Currently viewing the category: "Katydids"
What's That Bug? does not endorse extermination

Subject: Grasshopper or what?
Location: Guadiaro, Cadiz
July 11, 2017 11:44 am
This little creature is sitting in the sun on the railings. Is unusual in size and colouring. Any ideas as to species?
Signature: Ken

Female Bush Cricket

Dear Ken,
This is a flightless female Katydid in the subfamily Tettigoniinae, commonly called a Bush Cricket in Europe, but we are having a problem narrowing down the genus and species.  You can tell she is a female by her ovipositor on the tip of her abdomen, but the position of that ovipositor oriented under her body is very unusual.  Most female Bush Crickets have the ovipositor extending past the end of the body.  We cannot locate any similar images online at this time with this unusual backward ovipositor.  We will attempt to contact Katydid expert Piotr Naskrecki to see if he can provide an identification.  Perhaps as in this FlickR image, the Katydid in your image has curved her body because she is in the act of beginning to lay eggs, though we don’t believe that is the case because this image on Minden Pictures of a Saddle-Back Bush Cricket from the genus
Ephippiger laying eggs does not have such a backward facing ovipositor.

Female Bush Cricket

Piotr Naskrecki provides an identification.
Hi Daniel,
This is a female of Uromenus (Tettigoniidae: Ephippigerinae). The forward facing ovipositor means that she is simply probing the substrate to find a good place to lay eggs. At all other times the ovipositor is held in a typical, back-facing position.
Cheers,
Piotr

Ed. Note:  Grasshoppers of EuropeBased on Piotr Naskrecki’s identification, we were able to locate this image from Cadiz on Invertebrados Insectarium Virtual.  When it comes to Katydids, there is often much color variation within a species.  Members of this genus are also represented on .

Dear Daniel
Many thanks for your comments and I am looking up the various links to understand a little more.
Thanks again
Ken

What's That Bug? does not endorse extermination

Subject: assassin bug
Location: Carroll County, Maryland
July 1, 2017 9:49 am
green assassin bug with striped antennae. Can’t find it, even on the Maryland Biodiversity Project page.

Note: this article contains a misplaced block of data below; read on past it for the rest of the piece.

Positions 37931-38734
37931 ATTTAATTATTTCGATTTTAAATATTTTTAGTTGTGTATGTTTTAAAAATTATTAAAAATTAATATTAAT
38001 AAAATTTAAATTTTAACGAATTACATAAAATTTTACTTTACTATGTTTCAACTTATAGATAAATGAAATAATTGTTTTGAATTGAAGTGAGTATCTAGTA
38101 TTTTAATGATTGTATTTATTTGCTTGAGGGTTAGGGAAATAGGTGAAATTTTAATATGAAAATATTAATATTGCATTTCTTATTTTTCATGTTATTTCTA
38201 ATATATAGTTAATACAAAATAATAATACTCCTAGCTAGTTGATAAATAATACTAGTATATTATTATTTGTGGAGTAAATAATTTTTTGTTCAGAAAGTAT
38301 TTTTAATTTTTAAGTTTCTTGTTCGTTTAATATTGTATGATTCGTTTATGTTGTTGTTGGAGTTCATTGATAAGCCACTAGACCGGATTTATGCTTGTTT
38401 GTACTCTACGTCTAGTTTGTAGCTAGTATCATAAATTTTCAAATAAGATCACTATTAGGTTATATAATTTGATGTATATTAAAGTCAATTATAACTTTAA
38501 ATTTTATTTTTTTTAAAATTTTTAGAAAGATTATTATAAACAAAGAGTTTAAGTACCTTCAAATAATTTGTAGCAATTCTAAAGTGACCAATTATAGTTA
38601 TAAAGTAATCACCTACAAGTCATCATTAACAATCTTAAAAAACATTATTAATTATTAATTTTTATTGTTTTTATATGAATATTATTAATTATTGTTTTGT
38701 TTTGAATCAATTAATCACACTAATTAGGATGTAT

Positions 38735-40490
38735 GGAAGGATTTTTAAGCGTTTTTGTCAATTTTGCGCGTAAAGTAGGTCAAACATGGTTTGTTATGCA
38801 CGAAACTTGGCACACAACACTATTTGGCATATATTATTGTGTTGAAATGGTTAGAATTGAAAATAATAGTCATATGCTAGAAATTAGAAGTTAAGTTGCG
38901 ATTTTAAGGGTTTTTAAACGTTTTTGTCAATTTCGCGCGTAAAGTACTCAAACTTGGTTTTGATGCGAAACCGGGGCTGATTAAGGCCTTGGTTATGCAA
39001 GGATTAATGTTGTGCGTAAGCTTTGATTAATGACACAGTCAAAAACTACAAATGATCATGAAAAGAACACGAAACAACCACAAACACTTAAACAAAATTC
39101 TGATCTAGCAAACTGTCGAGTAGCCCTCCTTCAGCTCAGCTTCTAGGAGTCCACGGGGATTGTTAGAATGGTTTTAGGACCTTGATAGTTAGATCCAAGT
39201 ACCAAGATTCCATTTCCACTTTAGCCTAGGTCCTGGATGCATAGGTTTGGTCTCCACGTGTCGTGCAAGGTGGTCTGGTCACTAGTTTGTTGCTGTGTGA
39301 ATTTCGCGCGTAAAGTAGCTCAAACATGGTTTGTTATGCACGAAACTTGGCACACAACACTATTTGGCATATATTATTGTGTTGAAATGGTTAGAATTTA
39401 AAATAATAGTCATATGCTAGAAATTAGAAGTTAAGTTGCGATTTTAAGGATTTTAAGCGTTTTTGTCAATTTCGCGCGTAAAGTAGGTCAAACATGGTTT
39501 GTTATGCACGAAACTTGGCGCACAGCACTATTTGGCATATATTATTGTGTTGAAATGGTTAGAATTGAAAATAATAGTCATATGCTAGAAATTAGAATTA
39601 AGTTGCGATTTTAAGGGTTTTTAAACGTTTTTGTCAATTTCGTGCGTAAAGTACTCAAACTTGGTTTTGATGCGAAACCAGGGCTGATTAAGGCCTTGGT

Signature: Mary

Immature Bush Katydid

Dear Mary,
This is NOT an Assassin Bug.  It is a Bush Katydid nymph.

What's That Bug? does not endorse extermination

Subject: Cricket
Location: Lesbos
June 28, 2017 1:15 pm
Daniel,
You were kind enough to identify some insects on Lesbos for me some time ago. I have now been back to Lesbos and have s few more for you. I hope to use these in a talk I have been asked to do for an RSPB group and would appreciate your help as I have been unable to identify them on line,
Regards
Signature: William Smiton

Bush Cricket

Dear William,
This is a Katydid in the family Tettigoniidae, and the common name Bush Cricket is frequently used in Europe.  The individual in your image is a male, and the wings are either not fully developed or they do not permit a mature individual to fly.  We are having a bit of difficulty identifying the species.  This individual on Getty Images looks similar, but it is only identified to the family, and it is a female as evidenced by her ovipositor.  There is an endemic species of Bush Cricket on Lesbos,
Poecilimon mytelensis, and it is pictured on Pbase, but it looks like a different species to us, but again, it is a female.  The male pictured on Minden Pictures does not have wings, so we suspect your individual is a different species, but we are having problems finding images of Bush Crickets on Lesbos other than Poecilimon mytelensis that are identified to the species level.  This FlickR image looks close, but again, no species name.  So, this is a Bush Cricket in the family Tettigoniidae, but we do not believe it is the endemic Poecilimon mytelensis.

 

What's That Bug? does not endorse extermination

Subject: Orthopteran? Coleoptera?
Location: Virginia coast, Chesapeake bay, U.S.
June 20, 2017 3:17 pm
Photo taken east coast U.S. near Chesapeake bay, virginia
Signature: Joe

Please disregard previous identification request — I found out the insect in question is a katydid, scudderia-genus nymph

Bush Katydid Nymph

Hi Joe,
Your image of a Bush Katydid nymph is just too cute to disregard, so we posted it.

What's That Bug? does not endorse extermination

Subject: Stumped on this one…
Location: Northern Illinois
June 6, 2017 8:36 am
Left my water bottle on the ground while I was doing some work outside, came back to find this on the lid. I’ve looked around but I can’t figure out what it is, any ideas?
Signature: Sara

Recently Hatched Katydid

Dear Sara,
This is a recently hatched Katydid, but we are not certain of the genus or species.  We are post-dating your submission to go live to our site later in the month when our editorial staff is away on holiday.

What's That Bug? does not endorse extermination

Subject: What’s this big Moroccan bug?
Location: Morocco
May 31, 2017 3:17 pm
Hi Bugman,
Can you help identify and tell me more about this bug? It was huge and looked like a grenade with legs!
Spotted in Morocco and the locals call it a Black Bettle.
Look forward to your opinion!
Thanks,
Signature: Pilot Pete

Bush Cricket

Dear Pilot Pete,
We found this old posting from our archives that Katydid expert Piotr Naskrecki identified as being in the genus
Eugaster, but that is a black individual and your individual is much lighter.  Based on images posted to Orthoptera Species File, we believe your individual is Eugaster spinulosa.  There is some amusing information on Revolvy, including:  “It is known as the whistle cricket, because herdsmen would dry it and pull off its legs, in order to use the cricket as a whistle.” 

What's That Bug? does not endorse extermination